A controversial Interior Department pro-hunting panel has ended with a whimper instead of a bang.
In a remarkably anti-climactic conclusion to a heated clash over the costs and benefits of trophy hunting, the Justice Department disclosed in a legal filing Friday that Interior had let the International Wildlife Conservation Council expire.
"The Council will not meet or conduct any business again, it can no longer be renewed, and there [is] no plan to establish another committee with a similar mission or scope in the future," the Justice Department advised a federal judge.
The 16-member advisory panel "ceased to exist" on Dec. 21 because its authority expired and had not been renewed, according to the DOJ filing in the U.S. District Court for the Southern District of New York.
And though the advisory council had convened multiple times over its two-year existence, and summoned witnesses from this country and abroad, DOJ revealed that "ultimately, the IWCC did not vote on or make any recommendations or otherwise provide any advice or work product to [Interior]."
DOJ's revelations came in response to a challenge from the Natural Resources Defense Council, the Center for Biological Diversity, Humane Society International and the Humane Society of the United States.
"I have little doubt our litigation spurred the administration's decision to abandon the IWCC and walk away from its biased and un-transparent practices," Zak Smith, international wildlife conservation director for NRDC, said in a statement today.
Tanya Sanerib, international legal director at CBD, added today that "the end of Trump's thrill-kill council is a huge victory for elephants, lions and other imperiled animals targeted by trophy hunters."
Former Interior Secretary Ryan Zinke established IWCC to promote public awareness of the myriad "benefits that result from U.S. citizens traveling to foreign nations to engage in hunting," according to Interior (Greenwire, Oct. 15, 2019).
"Additionally, the Council shall advise the [Interior] secretary on the benefits international hunting has on foreign wildlife and habitat conservation, anti-poaching ... and other ways in which international hunting benefits human populations in these areas," the department stated.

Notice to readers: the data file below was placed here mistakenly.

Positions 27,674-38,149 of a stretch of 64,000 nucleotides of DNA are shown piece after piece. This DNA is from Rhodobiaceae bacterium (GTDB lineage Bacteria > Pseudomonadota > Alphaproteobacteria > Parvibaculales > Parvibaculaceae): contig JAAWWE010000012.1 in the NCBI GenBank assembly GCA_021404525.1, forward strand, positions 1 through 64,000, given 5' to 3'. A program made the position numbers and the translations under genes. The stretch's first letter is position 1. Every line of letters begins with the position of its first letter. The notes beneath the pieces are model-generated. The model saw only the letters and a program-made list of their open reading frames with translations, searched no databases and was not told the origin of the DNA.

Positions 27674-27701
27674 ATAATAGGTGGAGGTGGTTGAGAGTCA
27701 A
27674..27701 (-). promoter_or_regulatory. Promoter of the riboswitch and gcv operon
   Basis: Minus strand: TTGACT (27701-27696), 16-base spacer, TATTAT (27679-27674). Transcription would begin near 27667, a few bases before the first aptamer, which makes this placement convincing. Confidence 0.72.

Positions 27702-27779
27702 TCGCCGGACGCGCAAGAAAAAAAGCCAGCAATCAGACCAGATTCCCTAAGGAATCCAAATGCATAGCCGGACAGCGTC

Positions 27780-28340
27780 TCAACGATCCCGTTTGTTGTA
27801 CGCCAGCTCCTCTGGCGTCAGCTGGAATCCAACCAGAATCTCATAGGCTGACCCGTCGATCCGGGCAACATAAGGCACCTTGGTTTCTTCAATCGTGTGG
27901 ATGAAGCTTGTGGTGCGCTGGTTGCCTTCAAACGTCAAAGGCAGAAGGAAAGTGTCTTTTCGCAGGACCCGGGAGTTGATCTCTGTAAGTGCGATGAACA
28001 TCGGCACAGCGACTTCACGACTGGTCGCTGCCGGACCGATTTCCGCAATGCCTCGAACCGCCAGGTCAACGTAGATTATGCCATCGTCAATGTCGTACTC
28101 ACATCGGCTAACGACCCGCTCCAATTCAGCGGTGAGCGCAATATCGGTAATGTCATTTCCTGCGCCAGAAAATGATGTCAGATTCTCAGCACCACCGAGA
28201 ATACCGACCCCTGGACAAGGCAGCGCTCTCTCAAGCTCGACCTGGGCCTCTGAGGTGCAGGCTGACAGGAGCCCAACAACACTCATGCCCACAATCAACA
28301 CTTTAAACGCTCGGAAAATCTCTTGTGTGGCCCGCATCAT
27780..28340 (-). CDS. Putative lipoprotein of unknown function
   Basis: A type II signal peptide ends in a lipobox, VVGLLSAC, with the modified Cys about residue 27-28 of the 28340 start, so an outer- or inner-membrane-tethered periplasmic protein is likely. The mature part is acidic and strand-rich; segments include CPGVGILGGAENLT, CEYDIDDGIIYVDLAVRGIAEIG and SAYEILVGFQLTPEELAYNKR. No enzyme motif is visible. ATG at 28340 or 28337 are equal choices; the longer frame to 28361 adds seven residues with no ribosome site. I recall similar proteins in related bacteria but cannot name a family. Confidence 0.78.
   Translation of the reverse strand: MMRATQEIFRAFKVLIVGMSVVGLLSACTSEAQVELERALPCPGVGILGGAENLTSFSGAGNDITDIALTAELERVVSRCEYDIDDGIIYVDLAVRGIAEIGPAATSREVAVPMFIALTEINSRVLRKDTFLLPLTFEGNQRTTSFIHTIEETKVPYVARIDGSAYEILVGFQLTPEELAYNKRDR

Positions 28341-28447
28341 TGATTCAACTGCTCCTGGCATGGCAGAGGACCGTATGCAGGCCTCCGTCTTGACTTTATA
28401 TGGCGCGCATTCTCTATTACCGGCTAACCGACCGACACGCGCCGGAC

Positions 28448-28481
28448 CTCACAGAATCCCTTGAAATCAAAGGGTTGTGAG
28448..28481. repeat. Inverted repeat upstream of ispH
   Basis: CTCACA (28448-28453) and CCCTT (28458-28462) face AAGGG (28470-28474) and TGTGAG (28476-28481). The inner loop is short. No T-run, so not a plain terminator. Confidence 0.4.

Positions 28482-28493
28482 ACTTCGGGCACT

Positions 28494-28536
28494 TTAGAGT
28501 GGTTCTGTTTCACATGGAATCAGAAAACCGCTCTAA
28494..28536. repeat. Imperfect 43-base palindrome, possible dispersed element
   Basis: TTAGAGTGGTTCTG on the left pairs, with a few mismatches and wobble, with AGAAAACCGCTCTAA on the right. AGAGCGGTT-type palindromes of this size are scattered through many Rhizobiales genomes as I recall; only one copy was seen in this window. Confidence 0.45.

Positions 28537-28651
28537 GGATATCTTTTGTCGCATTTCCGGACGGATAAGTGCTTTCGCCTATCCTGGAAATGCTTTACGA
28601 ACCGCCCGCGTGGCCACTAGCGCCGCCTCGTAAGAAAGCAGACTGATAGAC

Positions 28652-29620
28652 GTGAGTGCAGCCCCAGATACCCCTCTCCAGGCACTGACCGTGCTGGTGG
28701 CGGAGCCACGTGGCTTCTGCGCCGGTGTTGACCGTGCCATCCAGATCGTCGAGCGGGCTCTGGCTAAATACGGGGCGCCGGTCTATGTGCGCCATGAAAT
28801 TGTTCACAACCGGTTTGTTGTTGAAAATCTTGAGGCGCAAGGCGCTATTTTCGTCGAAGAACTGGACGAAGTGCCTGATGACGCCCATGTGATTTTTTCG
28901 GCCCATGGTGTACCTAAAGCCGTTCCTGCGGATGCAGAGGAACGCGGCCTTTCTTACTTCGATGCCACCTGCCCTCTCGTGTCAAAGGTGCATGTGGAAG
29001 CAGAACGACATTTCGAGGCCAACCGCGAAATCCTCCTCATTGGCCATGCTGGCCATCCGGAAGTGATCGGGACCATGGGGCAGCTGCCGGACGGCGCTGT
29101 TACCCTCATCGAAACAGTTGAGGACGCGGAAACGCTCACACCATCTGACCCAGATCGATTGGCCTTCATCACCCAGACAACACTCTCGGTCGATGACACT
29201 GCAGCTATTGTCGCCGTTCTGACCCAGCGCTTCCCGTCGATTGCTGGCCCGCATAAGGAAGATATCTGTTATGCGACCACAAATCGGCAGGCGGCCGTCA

The council convened five times, including meetings in Atlanta and Fort Worth, Texas. The last session was held last October, with scheduled presentations on topics including "The Challenges of Trophy Hunting Importing and Exporting" and "Finding Common Ground in Africa."
A 1,921-page "summary report" posted Dec. 7 compiled the various meeting minutes, transcripts and PowerPoint slides amassed over the past two years.
"As discussions surrounding many endangered species conservation efforts are typically fraught with emotion and given to hyperbole, IWCC leadership made incredible efforts to avoid presentations from those not living in or currently working in range states in order to avoid theoretical discussions not based on facts from credible sources," the summary stated.
It added that "several high ranking officials from African countries traveled to the US to address IWCC members in the hopes of helping to guide US policy to enhance both US and range states' abilities to not only conserve natural resources more effectively, but to provide opportunities for workforce development and well-regulated commerce in their home nations."
Safari Club International CEO W. Laird Hamberlin said today that “after two years, the International Wildlife Conservation Council (IWCC) fulfilled its charter and completed its important work. The IWCC's legacy is canonized for the benefit of the public and future conservationists."
Democracy Forward filed the lawsuit on behalf of the conservation groups, contending Interior violated the Federal Advisory Committee Act and the Administrative Procedure Act when it established IWCC.
Among other things, FACA requires advisory panels to be transparent, in the public interest, fairly balanced and shielded from undue special interest influence.
Last month, Interior spokesperson Melissa Brown decried what she termed a "frivolous lawsuit from frequent filers who aim to distract the Department from its mission" (Greenwire, Jan. 7).
In its filing Friday, DOJ asked the federal judge to declare the legal challenge moot "because the Council no longer exists and did not make any recommendations."
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